A nonprofit environmental law firm is urging the U.S. Environmental Protection Agency to revoke the Hawaii Department of Agriculture‘s authority to investigate and enforce federal pesticide law.

Paul Achitoff, an attorney at Earthjustice, sent a letter to EPA officials Thursday citing the Agriculture Department’s limited staff and persistent backlog of cases since at least 2012.

“The public is at risk and the Department of Agriculture is asleep at the wheel,” Achitoff told Civil Beat.

County-level efforts to regulate genetically engineered crops and pesticides would be unnecessary, if state lawmakers were to set a statewide standard.

Concerns about pesticide use by large agricultural companies have sparked complaints to the Department of Agriculture.

Zeynel Cebeci/Wikimedia Commons

Achitoff’s letter relied on information from the EPA’s annual reports on Hawaii’s pesticide program.

In the latest report, which covered Oct. 1, 2014, to Sept. 30, 2015, the EPA criticized the state Agriculture Department for providing “short” inspection reports that “lacked critical information” and noted that the agency had a backlog of 700 inspection files, some of which dated back to 2008.

“This is a major concern, and has resulted in delays for both state and federal enforcement proceedings,” the EPA wrote. “Federal inspection reports should be referred to EPA at least quarterly per the cooperative agreement. Recent receipt of reports for inspections that occurred as early as 2012 were not received until 2015. Many of these cases were referred to EPA for enforcement action but were closed solely based on our statute of limitations.”

Paul Achitoff

Paul Achitoff

Earthjustice

Scott Enright, director of the Agriculture Department, said the agency has improved since then and that the number of backlogged cases has dropped by 66 percent over the past year, from 750 to 250.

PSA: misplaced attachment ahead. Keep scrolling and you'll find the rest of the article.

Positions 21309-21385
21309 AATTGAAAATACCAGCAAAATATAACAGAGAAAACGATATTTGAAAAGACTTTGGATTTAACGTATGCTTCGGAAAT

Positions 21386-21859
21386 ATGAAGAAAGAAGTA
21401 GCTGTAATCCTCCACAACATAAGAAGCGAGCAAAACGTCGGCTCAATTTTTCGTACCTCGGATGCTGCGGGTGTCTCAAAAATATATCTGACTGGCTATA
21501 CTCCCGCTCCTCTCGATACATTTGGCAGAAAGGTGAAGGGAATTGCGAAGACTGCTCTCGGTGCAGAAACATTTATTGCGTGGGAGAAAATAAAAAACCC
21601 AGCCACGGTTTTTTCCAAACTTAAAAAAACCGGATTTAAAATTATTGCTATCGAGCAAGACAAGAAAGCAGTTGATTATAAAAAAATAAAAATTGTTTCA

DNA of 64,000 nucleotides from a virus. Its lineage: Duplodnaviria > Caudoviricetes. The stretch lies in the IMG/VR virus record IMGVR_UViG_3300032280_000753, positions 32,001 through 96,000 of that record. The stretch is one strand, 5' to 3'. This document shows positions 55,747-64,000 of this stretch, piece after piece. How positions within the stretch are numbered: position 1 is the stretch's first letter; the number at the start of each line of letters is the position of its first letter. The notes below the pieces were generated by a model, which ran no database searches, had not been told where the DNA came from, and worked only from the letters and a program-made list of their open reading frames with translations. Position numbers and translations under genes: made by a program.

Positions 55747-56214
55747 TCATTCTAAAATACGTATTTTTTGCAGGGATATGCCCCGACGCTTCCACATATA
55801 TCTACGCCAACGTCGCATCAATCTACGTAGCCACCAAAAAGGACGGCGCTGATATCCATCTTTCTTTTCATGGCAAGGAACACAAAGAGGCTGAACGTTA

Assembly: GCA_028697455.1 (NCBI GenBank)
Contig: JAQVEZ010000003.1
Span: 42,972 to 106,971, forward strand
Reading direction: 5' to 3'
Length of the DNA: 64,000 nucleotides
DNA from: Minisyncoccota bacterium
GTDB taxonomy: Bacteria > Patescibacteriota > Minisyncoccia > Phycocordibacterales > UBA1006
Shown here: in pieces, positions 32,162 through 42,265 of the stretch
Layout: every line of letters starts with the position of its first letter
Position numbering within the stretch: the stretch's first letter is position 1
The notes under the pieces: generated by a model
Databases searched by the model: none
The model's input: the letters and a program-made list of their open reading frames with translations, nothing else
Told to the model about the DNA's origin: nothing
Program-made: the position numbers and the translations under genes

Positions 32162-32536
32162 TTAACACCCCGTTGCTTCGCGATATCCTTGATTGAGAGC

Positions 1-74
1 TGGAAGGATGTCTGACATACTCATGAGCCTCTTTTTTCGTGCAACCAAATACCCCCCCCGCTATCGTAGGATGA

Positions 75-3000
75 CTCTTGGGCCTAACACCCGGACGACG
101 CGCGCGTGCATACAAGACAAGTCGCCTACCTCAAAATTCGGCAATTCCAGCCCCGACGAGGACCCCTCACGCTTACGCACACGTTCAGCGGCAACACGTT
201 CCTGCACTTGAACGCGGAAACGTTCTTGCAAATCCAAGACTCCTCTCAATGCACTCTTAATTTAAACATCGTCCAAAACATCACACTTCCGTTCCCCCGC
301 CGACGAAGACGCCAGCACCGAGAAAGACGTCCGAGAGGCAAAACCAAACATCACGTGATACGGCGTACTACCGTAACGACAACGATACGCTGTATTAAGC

UPDATED EPA required the department to complete an action plan in May for reducing its backlog further. The plan identified the need to buy new lab equipment, noting a 10-month backlog for analyzing samples.

The agency currently has seven pesticide inspectors and hopes to hire four more by the end of the year, Enright said.

Scott Enright

Scott Enright

Office of the Governor

While the department only has one case developer reviewing inspection files, it recently designated one position to handle public records requests due to a uptick, a responsibility that previously fell to the case developer and contributed to the backlog.

The state agency will request funding for two more case developers next year, according to the action plan.

“Because of the political nature of pesticides now, the department understands that we need to move forward and expedite this, to do it as quickly as we can and as thoroughly as we can,” Enright said. “We picked up our game because we know it’s the expectation and we’re doing a better job.”

EPA spokesman Dean Higuchi said the federal agency was just made aware of Achitoff’s letter and is confirming its receipt.

“At this point we need to review their request, review what’s in the letter and what they’re asking,” he said. “There’s not much more I can say at this point.”

If the EPA were to seek to revoke the Agriculture Department’s authority over pesticide enforcement, the state agency would have 90 days to correct the situation before the EPA would take over enforcement power, Achitoff wrote.

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